There has been intensified interest in the neuropeptides oxytocin (OT) and arginine vasopressin (AVP) in autism spectrum disorders (ASD) given their role in affiliative and social behavior in animals, positive results of treatment studies using OT, and findings that genetic polymorphisms in the AVP-OT pathway are present in individuals with ASD. Nearly all such studies in humans have focused only on males. With this preliminary study, we provide basic and novel information on the involvement of OT and AVP in autism, with an investigation of blood plasma levels of these neuropeptides in 75 preadolescent and adolescent girls and boys ages 8-18: 40 with high-functioning ASD (19 girls, 21 boys) and 35 typically developing children (16 girls, 19 boys). We related neuropeptide levels to social, language, repetitive behavior, and internalizing symptom measures in these individuals. There were significant gender effects: Girls showed higher levels of OT, while boys had significantly higher levels of AVP. There were no significant effects of diagnosis on OT or AVP. Higher OT values were associated with greater anxiety in all girls, and with better pragmatic language in all boys and girls. AVP levels were positively associated with restricted and repetitive behaviors in girls with ASD but negatively (nonsignificantly) associated with these behaviors in boys with ASD. Our results challenge the prevailing view that plasma OT levels are lower in individuals with ASD, and suggest that there are distinct and sexually dimorphic mechanisms of action for OT and AVP underlying anxiety and repetitive behaviors. Autism Res 2013, 6: 91-102. © 2013 International Society for Autism Research, Wiley Periodicals, Inc.
View details for DOI 10.1002/aur.1270
View details for Web of Science ID 000318117500003
View details for PubMedID 23413037
Automated classification of fMRI during cognitive control identifies more severely disorganized subjects with schizophrenia
2012; 135 (1-3): 28-33
Schizophrenia is characterized by significant problems in control of behavior; however, the disturbances in neural systems that control movement remain poorly characterized. We used functional magnetic resonance imaging (fMRI) to evaluate the origin of motor overflow in schizophrenia. Twenty-seven clinically stable medicated outpatients with Diagnostic and Statistical Manual, 4th edition, text revision (DSM-IV-TR)-defined schizophrenia (SZ), and 18 healthy control (HC) subjects, all right-handed, performed a dominant-handed, single-choice visual sensorimotor reaction time paradigm during fMRI. Voxel-wise analyses were conducted within sensorimotor cortical and striatal regions on general linear model (GLM)-derived measures of blood oxygen level-dependent (BOLD) signal change. The SZ group was not different from the HC group in reaction time, activation in somatosensory or motor cortices ipsilateral to the active (intended) descending corticospinal tract, nor visual cortex. However, in the right hemisphere (contralateral to the active M1), the SZ group showed significantly higher activation in primary motor cortex and adjacent premotor and somatosensory cortices (right Brodmann areas (BA) 1 through 4, and 6), and significantly lower activation in bilateral basal ganglia. Right BA 4 activation was strongly related to disorganization and poverty symptoms (and unrelated to medications) in the patient group. This study provides evidence in SZ of excessive neural activity in motor cortex contralateral to the intended primary motor cortex, which may form the basis for altered motor laterality and motor overflow previously observed, and disorganized behavior. This pathological motor overflow may be partly due to altered modulation of intended movement within the basal ganglia and premotor cortex.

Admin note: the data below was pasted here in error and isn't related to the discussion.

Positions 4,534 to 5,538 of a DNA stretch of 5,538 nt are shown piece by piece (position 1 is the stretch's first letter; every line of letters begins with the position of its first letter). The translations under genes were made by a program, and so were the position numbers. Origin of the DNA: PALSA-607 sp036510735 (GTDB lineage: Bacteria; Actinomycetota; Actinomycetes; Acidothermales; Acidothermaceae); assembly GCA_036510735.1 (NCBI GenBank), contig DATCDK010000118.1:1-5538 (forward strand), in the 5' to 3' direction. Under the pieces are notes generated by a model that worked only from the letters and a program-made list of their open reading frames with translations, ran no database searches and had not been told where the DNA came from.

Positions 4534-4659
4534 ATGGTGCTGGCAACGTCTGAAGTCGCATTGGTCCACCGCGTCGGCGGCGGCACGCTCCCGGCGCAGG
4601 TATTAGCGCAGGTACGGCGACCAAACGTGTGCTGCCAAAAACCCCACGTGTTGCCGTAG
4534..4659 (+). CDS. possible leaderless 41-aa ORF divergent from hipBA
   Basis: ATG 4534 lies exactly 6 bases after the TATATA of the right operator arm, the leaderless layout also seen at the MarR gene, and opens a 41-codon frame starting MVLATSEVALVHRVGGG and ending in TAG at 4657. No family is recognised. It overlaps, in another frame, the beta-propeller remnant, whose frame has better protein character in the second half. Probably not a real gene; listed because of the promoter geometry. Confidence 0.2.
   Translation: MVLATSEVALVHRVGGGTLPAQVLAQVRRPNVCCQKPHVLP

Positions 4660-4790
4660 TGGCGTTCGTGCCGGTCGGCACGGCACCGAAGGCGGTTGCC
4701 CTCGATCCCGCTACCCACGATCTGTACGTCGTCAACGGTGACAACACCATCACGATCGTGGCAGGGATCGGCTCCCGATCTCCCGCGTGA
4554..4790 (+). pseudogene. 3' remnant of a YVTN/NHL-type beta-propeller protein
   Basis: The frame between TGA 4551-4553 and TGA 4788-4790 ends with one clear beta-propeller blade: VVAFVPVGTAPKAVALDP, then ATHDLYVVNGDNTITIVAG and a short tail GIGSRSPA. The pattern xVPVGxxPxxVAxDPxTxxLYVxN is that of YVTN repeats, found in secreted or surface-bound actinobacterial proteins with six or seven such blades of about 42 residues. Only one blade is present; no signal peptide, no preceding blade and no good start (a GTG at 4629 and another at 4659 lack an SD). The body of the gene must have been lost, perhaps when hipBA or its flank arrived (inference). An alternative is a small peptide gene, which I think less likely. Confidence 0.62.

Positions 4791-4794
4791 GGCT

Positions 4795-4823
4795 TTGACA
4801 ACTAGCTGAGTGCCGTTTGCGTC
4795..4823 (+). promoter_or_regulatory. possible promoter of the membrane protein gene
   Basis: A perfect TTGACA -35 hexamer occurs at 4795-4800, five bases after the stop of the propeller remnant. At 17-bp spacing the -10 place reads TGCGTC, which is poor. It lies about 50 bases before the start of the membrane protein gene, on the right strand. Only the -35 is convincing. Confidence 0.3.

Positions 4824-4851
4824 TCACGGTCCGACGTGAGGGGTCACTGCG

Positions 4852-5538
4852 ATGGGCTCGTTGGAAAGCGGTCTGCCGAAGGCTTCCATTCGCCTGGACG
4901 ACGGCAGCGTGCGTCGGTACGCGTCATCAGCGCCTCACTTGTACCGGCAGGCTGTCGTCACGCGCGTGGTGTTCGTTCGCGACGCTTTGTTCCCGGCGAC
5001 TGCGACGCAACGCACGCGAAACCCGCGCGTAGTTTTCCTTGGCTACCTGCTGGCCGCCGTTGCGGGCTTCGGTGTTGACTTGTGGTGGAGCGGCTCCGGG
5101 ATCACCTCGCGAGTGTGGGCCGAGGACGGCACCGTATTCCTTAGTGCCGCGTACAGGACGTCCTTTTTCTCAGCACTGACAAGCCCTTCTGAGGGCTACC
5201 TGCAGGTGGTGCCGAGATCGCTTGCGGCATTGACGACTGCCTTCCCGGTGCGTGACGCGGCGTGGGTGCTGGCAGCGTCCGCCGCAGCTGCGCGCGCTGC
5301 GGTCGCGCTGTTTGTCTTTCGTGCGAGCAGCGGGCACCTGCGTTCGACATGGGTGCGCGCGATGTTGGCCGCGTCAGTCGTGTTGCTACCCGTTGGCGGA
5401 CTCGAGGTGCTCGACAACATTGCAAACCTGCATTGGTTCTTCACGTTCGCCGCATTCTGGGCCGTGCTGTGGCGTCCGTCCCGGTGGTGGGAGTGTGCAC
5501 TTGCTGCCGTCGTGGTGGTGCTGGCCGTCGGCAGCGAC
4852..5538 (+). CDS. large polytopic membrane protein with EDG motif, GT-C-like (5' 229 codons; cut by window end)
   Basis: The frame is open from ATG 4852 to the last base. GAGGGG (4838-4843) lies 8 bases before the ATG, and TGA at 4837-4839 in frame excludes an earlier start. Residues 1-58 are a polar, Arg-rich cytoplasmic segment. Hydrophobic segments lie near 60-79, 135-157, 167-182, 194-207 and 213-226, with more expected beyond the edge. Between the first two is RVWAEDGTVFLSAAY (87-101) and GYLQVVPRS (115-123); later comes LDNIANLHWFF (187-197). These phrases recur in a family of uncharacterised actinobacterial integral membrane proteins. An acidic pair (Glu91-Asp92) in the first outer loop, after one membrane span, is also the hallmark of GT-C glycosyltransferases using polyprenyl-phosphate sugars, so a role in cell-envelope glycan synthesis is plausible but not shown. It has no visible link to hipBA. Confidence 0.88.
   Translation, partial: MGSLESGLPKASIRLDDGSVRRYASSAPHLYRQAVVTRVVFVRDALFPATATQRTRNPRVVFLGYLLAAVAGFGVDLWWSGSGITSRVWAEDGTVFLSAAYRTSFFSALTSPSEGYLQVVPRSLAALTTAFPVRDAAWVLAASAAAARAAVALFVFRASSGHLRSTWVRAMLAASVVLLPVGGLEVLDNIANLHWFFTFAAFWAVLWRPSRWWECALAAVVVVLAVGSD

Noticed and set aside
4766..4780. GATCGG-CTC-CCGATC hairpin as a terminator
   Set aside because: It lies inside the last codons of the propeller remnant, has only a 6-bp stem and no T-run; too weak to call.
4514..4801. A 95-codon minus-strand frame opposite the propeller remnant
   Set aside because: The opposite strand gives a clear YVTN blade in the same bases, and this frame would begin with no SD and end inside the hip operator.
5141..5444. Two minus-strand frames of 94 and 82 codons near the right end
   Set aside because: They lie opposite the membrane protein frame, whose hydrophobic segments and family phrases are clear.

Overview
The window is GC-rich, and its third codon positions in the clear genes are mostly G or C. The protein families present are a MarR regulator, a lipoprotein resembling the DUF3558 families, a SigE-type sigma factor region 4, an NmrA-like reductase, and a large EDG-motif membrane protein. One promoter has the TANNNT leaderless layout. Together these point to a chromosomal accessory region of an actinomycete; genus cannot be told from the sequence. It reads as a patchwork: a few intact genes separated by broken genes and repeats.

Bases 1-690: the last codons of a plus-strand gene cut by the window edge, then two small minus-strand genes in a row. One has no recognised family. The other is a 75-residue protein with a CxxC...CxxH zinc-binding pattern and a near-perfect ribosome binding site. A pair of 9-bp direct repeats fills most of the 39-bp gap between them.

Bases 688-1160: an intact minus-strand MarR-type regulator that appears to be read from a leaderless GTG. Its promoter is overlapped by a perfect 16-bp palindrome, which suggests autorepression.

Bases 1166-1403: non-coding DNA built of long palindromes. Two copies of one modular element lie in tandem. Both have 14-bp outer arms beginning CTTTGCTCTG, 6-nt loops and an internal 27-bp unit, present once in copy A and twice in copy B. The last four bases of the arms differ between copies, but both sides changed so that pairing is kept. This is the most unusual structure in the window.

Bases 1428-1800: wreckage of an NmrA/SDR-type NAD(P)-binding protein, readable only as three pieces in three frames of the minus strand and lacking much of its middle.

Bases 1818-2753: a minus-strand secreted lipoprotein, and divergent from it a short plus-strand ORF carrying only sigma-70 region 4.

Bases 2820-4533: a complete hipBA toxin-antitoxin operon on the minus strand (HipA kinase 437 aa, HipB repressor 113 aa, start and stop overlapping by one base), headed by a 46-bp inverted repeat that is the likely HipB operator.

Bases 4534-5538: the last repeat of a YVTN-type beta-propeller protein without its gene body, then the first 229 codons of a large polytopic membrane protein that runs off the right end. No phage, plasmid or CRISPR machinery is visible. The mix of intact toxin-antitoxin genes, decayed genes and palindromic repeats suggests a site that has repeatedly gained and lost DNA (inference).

View details for DOI 10.1016/j.pscychresns.2012.03.005
View details for Web of Science ID 000306622400005
View details for PubMedID 22608155
Neural correlates of relational and item-specific encoding during working and long-term memory in schizophrenia
2012; 59 (2): 1719-1726
The establishment of a neurobiologically based nosological system is one of the ultimate goals of modern biological psychiatry research. Developments in neuroimaging and statistical/machine learning have provided useful basic tools for these efforts. Recent studies have demonstrated the utility of fMRI as input data for the classification of schizophrenia, but none, to date, has used fMRI of cognitive control for this purpose. In this study, we evaluated the accuracy of an unbiased classification method on fMRI data from a large cohort of subjects with first episode schizophrenia and a cohort of age matched healthy control subjects while they completed the AX version of the Continuous Performance Task (AX-CPT). We compared these results to classifications based on AX-CPT behavioral data. Classification accuracy for DSM-IV defined schizophrenia using fMRI data was modest and comparable to classifications conducted with behavioral data. Interestingly fMRI classifications did however identify a distinct subgroup of patients with greater behavioral disorganization, whereas behavioral data classifications did not. These results suggest that fMRI-based classification could be a useful tool in defining a neurobiologically distinct subgroup within the clinically defined syndrome of schizophrenia, reflecting alterations in discrete neural circuits. Independent validation of classification-based phenotypes using other biological data such as genetics would provide a strong test of this hypothesis.